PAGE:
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Doctors successfully manage aplastic anemia in two consecutive pregnancies


Doctors successfully manage aplastic anemia in two consecutive pregnancies

The researchers in the International Journal of Obstetric Anesthesia, report successful obstetric management and labor analgesia of a 22-year-old patient with a diagnosis of aplastic anemia in two consecutive pregnancies. 

Aplastic anemia is a serious condition occasionally coexisting with pregnancy. This pathological process is associated with significant maternal and neonatal morbidity and mortality. Obstetric and anesthetic management are particularly challenging, and treatment requires knowledge of pathophysiologic mechanisms in order to provide safe care to this group of patients. 

The patient, who had two prior pregnancies (one spontaneous abortion and one living child) was presented to the high-risk obstetric service in 2014 at 24 weeks’ gestation. The patient had a complex medical history, characterized by an episode of what appeared to be self-limited hepatitis during treatment with isoniazid for a positive tuberculosis skin test four years prior. 

One year later the patient developed an episode of fulminant hepatitis diagnosed with a liver biopsy. Infectious and autoimmune causes were ruled out and the etiology was unclear (isoniazid versus idiopathic). She received treatment with steroids and intravenous immunoglobulin. After a full clinical recovery, the patient returned two years later with a clinical picture of herpes zoster. During her workup, pancytopenia was diagnosed. At that time, her platelet count was 20 × 109/L, the white cell count was 3 × 109/L and hemoglobin was 10.7 g/dL. 

Vaginal delivery was uncomplicated. The infant weighed 2792 g, with Apgar scores of 9 and 9 at one and five minutes respectively. Uterine contractility was adequate and oxytocin infusion was continued for 24 hours. An immediate postpartum tubal ligation with clips was proposed to the patient, in order to take advantage of the peak platelet count, but she refused.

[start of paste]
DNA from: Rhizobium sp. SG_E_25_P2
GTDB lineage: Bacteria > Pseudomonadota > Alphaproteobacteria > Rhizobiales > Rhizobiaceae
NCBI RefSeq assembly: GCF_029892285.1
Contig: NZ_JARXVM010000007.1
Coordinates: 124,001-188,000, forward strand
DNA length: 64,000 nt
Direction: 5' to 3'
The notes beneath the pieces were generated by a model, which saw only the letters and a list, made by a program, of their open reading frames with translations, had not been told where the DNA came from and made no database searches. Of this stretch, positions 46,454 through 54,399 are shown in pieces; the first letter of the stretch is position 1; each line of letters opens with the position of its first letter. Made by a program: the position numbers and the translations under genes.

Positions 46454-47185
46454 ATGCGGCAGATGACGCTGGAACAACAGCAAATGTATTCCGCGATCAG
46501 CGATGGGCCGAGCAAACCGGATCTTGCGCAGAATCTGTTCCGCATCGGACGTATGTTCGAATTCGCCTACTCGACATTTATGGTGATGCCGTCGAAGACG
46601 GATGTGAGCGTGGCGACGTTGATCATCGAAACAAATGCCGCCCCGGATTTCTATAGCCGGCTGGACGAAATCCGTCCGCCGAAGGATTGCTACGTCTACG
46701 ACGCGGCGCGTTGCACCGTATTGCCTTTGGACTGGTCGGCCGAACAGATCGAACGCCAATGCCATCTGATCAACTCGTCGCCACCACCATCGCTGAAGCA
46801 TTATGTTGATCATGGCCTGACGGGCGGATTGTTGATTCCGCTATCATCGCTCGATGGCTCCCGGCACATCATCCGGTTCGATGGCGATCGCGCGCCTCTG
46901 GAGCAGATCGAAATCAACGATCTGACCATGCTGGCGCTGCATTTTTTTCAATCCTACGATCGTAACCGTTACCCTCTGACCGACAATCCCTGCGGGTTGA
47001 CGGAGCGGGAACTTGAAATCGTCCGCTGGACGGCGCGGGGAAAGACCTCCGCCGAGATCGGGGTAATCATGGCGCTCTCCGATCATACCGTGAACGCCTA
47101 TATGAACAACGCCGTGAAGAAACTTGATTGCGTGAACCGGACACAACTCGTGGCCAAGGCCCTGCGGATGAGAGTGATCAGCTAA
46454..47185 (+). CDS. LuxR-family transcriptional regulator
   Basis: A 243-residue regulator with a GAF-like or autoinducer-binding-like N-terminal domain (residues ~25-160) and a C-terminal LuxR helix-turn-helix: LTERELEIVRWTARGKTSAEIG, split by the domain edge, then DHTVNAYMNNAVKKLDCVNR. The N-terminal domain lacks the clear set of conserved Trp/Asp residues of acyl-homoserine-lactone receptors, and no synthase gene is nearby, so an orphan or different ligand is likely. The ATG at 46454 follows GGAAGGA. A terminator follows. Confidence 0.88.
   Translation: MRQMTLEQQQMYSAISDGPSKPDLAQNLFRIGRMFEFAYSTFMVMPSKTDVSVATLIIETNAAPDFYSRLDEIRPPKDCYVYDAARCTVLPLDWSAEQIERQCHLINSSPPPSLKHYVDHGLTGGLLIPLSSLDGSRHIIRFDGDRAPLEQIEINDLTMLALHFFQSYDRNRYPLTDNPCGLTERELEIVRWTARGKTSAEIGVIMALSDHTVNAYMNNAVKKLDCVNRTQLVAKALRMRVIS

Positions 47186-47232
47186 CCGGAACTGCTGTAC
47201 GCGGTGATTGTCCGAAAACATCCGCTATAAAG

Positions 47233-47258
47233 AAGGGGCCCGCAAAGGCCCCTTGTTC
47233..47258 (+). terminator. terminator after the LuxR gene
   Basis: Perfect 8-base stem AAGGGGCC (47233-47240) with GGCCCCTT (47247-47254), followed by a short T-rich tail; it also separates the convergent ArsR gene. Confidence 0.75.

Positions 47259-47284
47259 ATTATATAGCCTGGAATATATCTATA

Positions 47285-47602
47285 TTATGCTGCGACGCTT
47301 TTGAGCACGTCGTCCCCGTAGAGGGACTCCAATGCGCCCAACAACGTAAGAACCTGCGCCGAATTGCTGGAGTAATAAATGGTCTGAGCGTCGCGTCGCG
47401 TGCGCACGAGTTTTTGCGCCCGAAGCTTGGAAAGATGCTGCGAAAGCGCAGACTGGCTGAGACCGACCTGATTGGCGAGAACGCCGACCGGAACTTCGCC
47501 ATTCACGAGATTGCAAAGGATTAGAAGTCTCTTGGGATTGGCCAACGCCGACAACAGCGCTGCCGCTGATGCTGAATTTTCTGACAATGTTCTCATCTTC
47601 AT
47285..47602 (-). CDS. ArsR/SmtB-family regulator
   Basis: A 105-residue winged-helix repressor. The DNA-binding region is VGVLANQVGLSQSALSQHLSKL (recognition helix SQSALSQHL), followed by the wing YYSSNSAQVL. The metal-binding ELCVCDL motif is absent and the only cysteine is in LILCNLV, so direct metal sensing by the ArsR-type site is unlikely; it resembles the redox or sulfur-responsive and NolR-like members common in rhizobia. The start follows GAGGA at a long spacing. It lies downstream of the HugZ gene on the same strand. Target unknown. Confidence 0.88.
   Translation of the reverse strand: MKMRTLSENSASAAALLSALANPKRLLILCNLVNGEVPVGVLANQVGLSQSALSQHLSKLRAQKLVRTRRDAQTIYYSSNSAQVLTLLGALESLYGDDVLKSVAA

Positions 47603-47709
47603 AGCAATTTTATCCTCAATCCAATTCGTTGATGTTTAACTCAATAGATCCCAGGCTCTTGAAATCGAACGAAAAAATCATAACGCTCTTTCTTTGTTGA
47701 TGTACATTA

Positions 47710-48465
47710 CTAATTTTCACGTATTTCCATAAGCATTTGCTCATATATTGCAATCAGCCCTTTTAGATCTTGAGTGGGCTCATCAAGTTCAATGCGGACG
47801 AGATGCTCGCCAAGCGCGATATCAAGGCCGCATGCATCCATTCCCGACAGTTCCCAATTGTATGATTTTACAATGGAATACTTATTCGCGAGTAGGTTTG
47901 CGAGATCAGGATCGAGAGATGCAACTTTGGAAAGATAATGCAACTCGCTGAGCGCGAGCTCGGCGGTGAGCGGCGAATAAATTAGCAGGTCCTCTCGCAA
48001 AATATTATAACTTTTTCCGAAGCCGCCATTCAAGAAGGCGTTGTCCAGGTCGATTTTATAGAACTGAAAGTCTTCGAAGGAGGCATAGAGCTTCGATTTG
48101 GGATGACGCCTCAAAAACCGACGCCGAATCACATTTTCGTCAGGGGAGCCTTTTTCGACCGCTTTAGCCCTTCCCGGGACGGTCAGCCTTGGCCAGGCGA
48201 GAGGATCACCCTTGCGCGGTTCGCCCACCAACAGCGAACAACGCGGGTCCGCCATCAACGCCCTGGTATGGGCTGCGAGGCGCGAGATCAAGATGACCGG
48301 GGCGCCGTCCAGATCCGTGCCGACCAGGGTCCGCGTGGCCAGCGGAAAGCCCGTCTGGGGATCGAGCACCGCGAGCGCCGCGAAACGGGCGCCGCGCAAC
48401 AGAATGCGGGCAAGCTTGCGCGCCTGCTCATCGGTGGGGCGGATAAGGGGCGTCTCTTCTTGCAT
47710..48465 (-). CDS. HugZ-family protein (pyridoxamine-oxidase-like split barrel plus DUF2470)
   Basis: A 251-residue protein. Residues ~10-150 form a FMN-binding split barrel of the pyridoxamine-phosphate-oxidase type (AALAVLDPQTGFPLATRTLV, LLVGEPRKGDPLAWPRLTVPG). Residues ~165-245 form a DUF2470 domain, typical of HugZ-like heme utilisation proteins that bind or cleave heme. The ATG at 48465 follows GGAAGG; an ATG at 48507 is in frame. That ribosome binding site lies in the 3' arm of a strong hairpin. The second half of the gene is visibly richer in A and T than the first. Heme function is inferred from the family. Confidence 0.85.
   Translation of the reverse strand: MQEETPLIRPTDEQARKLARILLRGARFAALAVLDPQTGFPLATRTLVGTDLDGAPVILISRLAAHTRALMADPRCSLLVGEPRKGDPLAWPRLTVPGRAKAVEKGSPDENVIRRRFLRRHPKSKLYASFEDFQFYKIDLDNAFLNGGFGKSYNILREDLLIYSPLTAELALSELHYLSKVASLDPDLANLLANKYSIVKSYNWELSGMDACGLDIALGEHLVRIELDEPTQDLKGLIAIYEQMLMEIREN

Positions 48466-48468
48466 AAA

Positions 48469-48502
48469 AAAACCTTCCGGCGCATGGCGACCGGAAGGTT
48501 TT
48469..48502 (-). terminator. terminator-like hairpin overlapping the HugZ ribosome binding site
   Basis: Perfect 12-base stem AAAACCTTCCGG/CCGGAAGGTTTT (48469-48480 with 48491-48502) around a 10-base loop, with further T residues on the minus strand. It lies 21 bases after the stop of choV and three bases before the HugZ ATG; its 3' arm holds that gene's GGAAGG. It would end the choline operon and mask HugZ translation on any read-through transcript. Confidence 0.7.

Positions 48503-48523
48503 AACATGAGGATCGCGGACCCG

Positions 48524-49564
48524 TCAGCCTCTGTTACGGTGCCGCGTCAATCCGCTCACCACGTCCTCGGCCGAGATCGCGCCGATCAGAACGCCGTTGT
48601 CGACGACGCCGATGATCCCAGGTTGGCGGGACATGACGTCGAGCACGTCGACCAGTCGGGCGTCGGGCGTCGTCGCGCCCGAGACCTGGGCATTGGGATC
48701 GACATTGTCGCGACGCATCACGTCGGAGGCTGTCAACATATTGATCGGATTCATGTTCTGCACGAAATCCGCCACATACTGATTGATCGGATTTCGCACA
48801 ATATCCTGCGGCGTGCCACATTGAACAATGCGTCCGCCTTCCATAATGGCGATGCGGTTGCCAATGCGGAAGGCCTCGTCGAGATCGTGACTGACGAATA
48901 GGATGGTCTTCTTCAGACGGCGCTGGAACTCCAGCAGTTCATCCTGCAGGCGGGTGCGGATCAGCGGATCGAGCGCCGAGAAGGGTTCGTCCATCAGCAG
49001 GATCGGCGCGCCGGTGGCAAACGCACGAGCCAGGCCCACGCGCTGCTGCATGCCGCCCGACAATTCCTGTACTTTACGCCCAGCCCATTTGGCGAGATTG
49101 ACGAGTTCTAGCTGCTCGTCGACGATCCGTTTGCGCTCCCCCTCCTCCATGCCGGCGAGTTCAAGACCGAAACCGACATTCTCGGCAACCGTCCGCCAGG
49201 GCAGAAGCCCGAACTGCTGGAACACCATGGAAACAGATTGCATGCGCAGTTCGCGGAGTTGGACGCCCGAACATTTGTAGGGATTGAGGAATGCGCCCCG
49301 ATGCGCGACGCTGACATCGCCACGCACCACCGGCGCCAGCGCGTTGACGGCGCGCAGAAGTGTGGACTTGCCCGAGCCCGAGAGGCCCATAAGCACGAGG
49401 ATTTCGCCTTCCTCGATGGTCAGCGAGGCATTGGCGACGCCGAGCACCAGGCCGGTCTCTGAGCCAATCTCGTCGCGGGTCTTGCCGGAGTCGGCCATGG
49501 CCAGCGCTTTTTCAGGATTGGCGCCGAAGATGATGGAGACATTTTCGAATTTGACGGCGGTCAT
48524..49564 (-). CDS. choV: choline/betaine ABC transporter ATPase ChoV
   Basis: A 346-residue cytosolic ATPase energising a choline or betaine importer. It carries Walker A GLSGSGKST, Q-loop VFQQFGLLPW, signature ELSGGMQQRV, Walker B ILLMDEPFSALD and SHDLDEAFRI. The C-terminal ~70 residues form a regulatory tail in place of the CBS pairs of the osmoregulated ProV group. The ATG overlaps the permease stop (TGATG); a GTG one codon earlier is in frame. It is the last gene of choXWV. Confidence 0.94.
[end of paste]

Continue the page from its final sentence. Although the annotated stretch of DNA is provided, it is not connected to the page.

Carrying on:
The patient was discharged from the hospital on her third postpartum day, without signs of bleeding or anemia. Her discharge hemoglobin was 11.2 g/dL and her platelet count was 103 × 109/L. A levonorgestrel-releasing intrauterine system was placed immediately after delivery of the placenta. Follow up appointments with hematology and obstetrics were provided. Postpartum pain management was identical to the regimen administered during her prior delivery, with excellent patient satisfaction.

“Aplastic anemia rarely improves in pregnancy and requires a comprehensive multidisciplinary team approach that plans for a number of possible complicating scenarios. Transfusions should be managed conservatively to avoid alloimmunization,” write the authors.

“Fetal growth and well-being should also be monitored throughout pregnancy, and a vaginal route is the preferred mode of delivery. A comprehensive anesthetic plan should directly address the degree of cytopenias, infectious and bleeding complications, systemic effects of anemia, side effects of therapy and fetal distress or well-being. A “safe” platelet count threshold to perform a neuraxial block is lacking and the anesthetic technique should be chosen based on an individualized assessment. Effective contraception is critical, and long-acting reversible contraception or tubal ligation should be strongly considered given the likelihood of worsening disease progression or relapse in pregnancy,” they conclude.

For further reference follow the link: https://doi.org/10.1016/j.ijoa.2017.08.010

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Medha Baranwal

Medha Baranwal

Medha Baranwal joined Medical Dialogues as a Desk Editor in 2018 for Speciality Medical Dialogues. She covers several medical specialties including Cardiac Sciences, Dentistry, Diabetes and Endo, Diagnostics, ENT, Gastroenterology, Neurosciences, and Radiology. She has completed her Bachelors in Biomedical Sciences from DU and then pursued Masters in Biotechnology from Amity University. She can be contacted at medha@medicaldialogues.in. Contact no. 011-43720751
Source: With inputs from International Journal of Obstetric Anesthesia

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